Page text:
Tag: Dom Perignon 2002

Aug 08 2011

Dom Pérignon Champagne: The Wow Factor!

Posted on August 08, 2011 | By merrill@cellarit.com

If you’re a fan of 007 then odds are you remember James Bond sharing the screen with a very famous Champagne. Dom Pérignon, the prestige vintage cuvée of Moët & Chandon, made an appearance in the very first Bond movie, the 1962 Dr No. It has appeared in seven 007 movies since! You may recall the scene in Dr No when Bond (Sean Connery) grabs a bottle to bash a guard with: “That’s a Dom Pérignon ’55 – it would be a pity to break it,” says Dr. No, quietly. “I prefer the ’53 myself,” responds Bond.

Since the debut release of the 1921 vintage in 1936, Dom Pérignon – the world’s first prestige Champagne – has been the preferred Champagne of the rich and famous. Apparently Marilyn Munroe’s favourite vintage was also the 1953. Andy Warhol was a fan, and the Shah of Iran ordered several magnums of the Dom Pérignon Rosé for his wedding in 1959. Magnums of the 1961 vintage were served at the 1981 Royal wedding of Prince Charles to Lady Diana Spencer. (Some critics consider the 1961 vintage the best to date).

All this from a wine named in honour of a 17th century Benedictine monk! Of course, Dom Pérignon was no ordinary monk. He was cellar master at the Benedictine Abbey in Hautvillers, and responsible for introducing the cork to keep the wine fresh and sparkling. He also improved blending techniques and used a thicker glass so the bottle was less likely to explode!

According to Antonio Galloni of the Wine Advocate, upholding the remarkable legacy of Dom Pérignon has not stopped the current winemaker, Chef de Cave Richard Geoffroy, from taking risks to improve the wine’s style and quality, especially with regards to the Dom Pérignon Rosé:

While the 2002 Dom Perignon and Read the rest

Oct 10 2010

Champagne: Highlights from a Memorable Tasting!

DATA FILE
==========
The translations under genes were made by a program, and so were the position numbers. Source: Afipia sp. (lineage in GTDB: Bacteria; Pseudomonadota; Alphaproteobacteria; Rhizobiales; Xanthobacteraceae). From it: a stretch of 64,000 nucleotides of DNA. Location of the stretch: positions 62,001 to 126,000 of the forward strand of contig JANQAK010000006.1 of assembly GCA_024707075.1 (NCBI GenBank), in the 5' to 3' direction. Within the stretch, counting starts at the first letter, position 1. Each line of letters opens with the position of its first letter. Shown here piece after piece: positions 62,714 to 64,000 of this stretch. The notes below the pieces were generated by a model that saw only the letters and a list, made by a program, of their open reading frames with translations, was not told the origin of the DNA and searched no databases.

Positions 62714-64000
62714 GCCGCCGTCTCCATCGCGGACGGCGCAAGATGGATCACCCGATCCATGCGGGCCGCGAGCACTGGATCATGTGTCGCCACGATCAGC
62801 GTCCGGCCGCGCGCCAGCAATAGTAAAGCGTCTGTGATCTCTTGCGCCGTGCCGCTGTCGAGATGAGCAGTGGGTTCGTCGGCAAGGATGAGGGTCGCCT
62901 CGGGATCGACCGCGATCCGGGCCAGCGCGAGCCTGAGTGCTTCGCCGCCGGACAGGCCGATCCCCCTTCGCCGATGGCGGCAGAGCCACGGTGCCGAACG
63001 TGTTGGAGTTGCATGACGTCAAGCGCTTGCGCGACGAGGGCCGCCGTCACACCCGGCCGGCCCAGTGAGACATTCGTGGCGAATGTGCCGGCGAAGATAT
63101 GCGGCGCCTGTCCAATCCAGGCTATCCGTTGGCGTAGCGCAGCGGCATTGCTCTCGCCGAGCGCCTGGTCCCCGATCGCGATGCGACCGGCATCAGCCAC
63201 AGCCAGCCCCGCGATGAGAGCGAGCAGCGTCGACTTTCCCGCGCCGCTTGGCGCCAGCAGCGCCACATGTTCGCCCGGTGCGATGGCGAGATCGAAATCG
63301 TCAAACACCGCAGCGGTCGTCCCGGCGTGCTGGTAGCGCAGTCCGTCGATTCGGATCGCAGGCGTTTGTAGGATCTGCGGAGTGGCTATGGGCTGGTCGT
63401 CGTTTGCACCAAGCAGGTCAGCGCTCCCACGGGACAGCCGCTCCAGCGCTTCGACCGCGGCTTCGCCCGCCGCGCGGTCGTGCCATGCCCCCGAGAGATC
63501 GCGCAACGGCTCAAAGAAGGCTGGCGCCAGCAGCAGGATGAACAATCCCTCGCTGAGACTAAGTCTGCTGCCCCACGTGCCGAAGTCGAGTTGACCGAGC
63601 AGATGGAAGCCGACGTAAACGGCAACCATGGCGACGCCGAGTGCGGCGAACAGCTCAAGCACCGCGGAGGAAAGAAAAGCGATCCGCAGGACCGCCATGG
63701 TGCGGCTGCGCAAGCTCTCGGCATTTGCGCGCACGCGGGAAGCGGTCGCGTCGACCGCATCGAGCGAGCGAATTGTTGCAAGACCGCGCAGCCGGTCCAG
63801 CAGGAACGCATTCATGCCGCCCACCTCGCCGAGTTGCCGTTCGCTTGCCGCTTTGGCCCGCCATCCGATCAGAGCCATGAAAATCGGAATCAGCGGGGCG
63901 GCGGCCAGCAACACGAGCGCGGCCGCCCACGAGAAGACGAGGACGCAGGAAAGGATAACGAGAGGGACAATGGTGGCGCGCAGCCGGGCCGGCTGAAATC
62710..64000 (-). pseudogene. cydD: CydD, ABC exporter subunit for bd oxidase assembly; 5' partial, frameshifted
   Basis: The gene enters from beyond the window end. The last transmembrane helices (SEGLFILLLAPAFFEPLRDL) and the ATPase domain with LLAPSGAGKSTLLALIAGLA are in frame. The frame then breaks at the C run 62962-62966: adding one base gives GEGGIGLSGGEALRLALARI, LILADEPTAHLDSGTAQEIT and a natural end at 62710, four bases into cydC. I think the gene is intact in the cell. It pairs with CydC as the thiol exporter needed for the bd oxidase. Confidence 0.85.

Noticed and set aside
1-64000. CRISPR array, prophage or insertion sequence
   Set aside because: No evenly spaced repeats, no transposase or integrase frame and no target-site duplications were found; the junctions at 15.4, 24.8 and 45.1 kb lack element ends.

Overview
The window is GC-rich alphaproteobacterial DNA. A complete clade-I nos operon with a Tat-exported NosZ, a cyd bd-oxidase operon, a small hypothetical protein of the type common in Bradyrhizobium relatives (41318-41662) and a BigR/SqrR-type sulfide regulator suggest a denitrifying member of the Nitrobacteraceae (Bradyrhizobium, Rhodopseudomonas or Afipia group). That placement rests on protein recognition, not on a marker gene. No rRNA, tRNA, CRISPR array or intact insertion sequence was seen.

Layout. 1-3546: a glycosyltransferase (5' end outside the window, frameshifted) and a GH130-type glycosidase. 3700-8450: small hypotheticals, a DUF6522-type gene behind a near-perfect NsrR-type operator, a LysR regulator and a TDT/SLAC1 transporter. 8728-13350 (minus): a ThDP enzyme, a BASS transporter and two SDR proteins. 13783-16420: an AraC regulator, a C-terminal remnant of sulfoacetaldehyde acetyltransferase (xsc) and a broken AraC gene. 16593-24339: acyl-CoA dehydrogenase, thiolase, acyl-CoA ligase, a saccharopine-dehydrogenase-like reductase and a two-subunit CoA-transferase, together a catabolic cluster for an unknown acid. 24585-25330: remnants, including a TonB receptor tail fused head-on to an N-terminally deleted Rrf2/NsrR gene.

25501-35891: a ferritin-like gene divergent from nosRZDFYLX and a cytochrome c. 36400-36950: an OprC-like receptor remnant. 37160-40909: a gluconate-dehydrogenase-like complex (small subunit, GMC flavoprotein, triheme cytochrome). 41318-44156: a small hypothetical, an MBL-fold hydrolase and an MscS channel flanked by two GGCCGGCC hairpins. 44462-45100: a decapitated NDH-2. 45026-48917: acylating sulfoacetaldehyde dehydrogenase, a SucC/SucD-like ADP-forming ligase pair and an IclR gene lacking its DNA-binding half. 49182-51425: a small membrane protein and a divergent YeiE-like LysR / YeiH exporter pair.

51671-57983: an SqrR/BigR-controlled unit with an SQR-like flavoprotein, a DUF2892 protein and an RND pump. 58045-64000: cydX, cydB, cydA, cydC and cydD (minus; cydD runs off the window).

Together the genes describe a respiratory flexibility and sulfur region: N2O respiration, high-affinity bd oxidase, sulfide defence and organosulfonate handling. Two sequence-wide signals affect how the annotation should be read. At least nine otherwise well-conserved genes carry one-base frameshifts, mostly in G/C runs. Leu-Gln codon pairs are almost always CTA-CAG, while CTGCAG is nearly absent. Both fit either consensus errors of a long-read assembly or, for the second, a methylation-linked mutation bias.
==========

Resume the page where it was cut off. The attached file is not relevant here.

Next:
Posted on October 10, 2010 | By merrill@cellarit.com

Talking about a recent dinner at El Bulli, possibly the most famous restaurant on the planet, Eric Asimov, wine writer for New York Times, said, “I would have stuck happily with Champagne throughout the meal. Not ordinary Champagne either, but superb, hard-to-find bottles like Selosse Brut Initiale, which retails for about $US125 but was on the list for $US165, or Jérôme Prévost for $US140, or maybe both.” El Bulli and a Meal for the Ages by Eric Asimov, The New York Times, 21 September 2010.

Too often we don’t think of having Champagne with a meal. The big Champagne houses have done such good job of associating Champagne with celebratory events that we tend to drink it at parties and with hors d’oevres, instead of enjoying it with the main course.

Wednesday evening’s Vintage Celllars Double Bay Champagne tasting at the Botanic Gardens in Sydney certainly had a very festive air. Of course, being in the company of the most famous Champagne Houses in the world happily sharing some of their best bottles created a wonderful sense of occasion – heightened by a pretty elegant and knowledgeable crowd and an excellent array of delicious hors d’oevres!

Almost in hushed tones did we ask each other if we had tasted the Veuve Clicquot Ponsardin La Grande Dame 1998 or the Dom Perignon 2002 – my friend Richard’s pick of the evening!

Comparing vintage Champagne to the House style non-vintage cuvee is perhaps the best way to appreciate why spending a couple of hundred dollars more for the vintage is worth it!

Veuve Clicquot Ponsardin La Grande Dame 1998 had all the marvelous attributes you associate with fine vintage Champagne: a blend of nearly two thirds pinot noir and one third chardonnay, the wine is crystal clear with very fine bubbles. It … Read the rest